The trade-related aspects of intellectual property rights (TRIPS) agreement and access to patented medicines in developing countries - Canada's Bill C-9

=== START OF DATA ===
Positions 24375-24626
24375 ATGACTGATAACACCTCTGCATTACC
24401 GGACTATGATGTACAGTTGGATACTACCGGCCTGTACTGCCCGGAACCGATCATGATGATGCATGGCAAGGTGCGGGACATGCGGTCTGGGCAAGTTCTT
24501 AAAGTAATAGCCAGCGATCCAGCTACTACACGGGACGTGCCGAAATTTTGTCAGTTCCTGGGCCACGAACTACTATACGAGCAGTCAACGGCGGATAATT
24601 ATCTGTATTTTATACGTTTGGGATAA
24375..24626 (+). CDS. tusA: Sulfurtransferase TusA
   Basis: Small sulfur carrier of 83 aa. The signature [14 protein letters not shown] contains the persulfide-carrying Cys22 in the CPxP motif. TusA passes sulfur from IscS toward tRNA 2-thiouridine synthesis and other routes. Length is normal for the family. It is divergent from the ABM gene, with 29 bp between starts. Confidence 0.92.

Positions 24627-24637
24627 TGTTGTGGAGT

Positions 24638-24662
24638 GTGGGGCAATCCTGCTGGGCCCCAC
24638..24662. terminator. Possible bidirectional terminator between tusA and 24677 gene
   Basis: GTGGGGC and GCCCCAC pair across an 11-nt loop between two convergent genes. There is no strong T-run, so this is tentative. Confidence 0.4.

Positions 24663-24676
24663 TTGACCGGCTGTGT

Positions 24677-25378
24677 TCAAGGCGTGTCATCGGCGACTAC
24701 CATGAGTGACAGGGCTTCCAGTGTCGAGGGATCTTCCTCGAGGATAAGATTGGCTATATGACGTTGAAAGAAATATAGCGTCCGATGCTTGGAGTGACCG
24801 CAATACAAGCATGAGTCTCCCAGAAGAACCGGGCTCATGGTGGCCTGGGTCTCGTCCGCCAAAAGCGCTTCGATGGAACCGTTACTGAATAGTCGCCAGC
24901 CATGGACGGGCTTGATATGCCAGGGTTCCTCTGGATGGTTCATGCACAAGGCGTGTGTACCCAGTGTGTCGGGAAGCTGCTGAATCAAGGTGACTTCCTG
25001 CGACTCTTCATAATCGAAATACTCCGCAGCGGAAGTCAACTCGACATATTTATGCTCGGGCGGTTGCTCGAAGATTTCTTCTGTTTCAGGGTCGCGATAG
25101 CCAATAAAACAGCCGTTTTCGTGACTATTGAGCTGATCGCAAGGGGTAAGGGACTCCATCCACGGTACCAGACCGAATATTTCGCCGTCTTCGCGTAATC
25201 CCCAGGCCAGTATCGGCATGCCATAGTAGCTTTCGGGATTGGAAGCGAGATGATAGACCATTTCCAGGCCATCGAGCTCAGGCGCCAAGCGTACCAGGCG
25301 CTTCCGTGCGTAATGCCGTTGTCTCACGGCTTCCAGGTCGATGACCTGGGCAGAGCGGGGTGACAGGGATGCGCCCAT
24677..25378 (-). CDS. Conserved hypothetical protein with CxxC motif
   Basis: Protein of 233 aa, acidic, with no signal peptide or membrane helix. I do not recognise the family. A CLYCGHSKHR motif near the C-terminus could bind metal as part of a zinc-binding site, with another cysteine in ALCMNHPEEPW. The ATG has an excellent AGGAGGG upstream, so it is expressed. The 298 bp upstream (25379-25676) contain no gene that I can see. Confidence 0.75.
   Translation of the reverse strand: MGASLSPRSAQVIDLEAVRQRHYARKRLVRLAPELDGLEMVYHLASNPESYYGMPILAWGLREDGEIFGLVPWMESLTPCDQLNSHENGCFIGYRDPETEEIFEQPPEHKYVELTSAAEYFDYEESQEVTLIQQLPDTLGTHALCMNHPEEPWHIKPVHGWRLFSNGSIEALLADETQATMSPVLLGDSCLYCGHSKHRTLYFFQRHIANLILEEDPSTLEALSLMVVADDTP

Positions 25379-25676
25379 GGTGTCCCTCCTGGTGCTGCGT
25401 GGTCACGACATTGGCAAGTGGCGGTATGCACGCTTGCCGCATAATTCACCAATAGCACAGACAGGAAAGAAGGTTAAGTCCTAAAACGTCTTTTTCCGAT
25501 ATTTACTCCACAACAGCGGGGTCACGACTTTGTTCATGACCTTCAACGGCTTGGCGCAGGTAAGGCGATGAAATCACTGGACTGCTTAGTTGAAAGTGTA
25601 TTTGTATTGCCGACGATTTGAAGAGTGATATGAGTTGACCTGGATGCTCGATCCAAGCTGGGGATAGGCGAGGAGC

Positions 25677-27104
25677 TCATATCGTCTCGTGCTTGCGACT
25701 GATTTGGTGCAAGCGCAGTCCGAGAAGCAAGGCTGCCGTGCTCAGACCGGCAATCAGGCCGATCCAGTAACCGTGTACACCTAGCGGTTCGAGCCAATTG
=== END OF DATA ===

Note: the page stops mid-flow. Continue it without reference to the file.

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TRIPS strengthened international patent protection, particularly in relation to pharmaceutical patents. A compulsory license mechanism is one of the exceptions from patent protection available under TRIPS. This mechanism applies mainly to domestic market supply. Underdeveloped countries with insufficient pharmaceutical manufacturing capacities are unable to use this exception to import medicines in public health emergencies. To resolve this problem, the WTO General Council’s decision allows the export of generic versions of patented drugs under certain conditions. Canada’s Bill C-9 was the first statute to implement the decision. Bill C-9 bears both humanitarian and TRIPS-like provisions. The role of the Government is unjustifiably limited to participation in administrative and legislative processes, while the main operators in the scheme are the generic manufacturer and partly, the patent holder. This thesis proposes several different models to transform the Bill into a workable system for the export of drugs to underdeveloped countries afflicted with pandemics.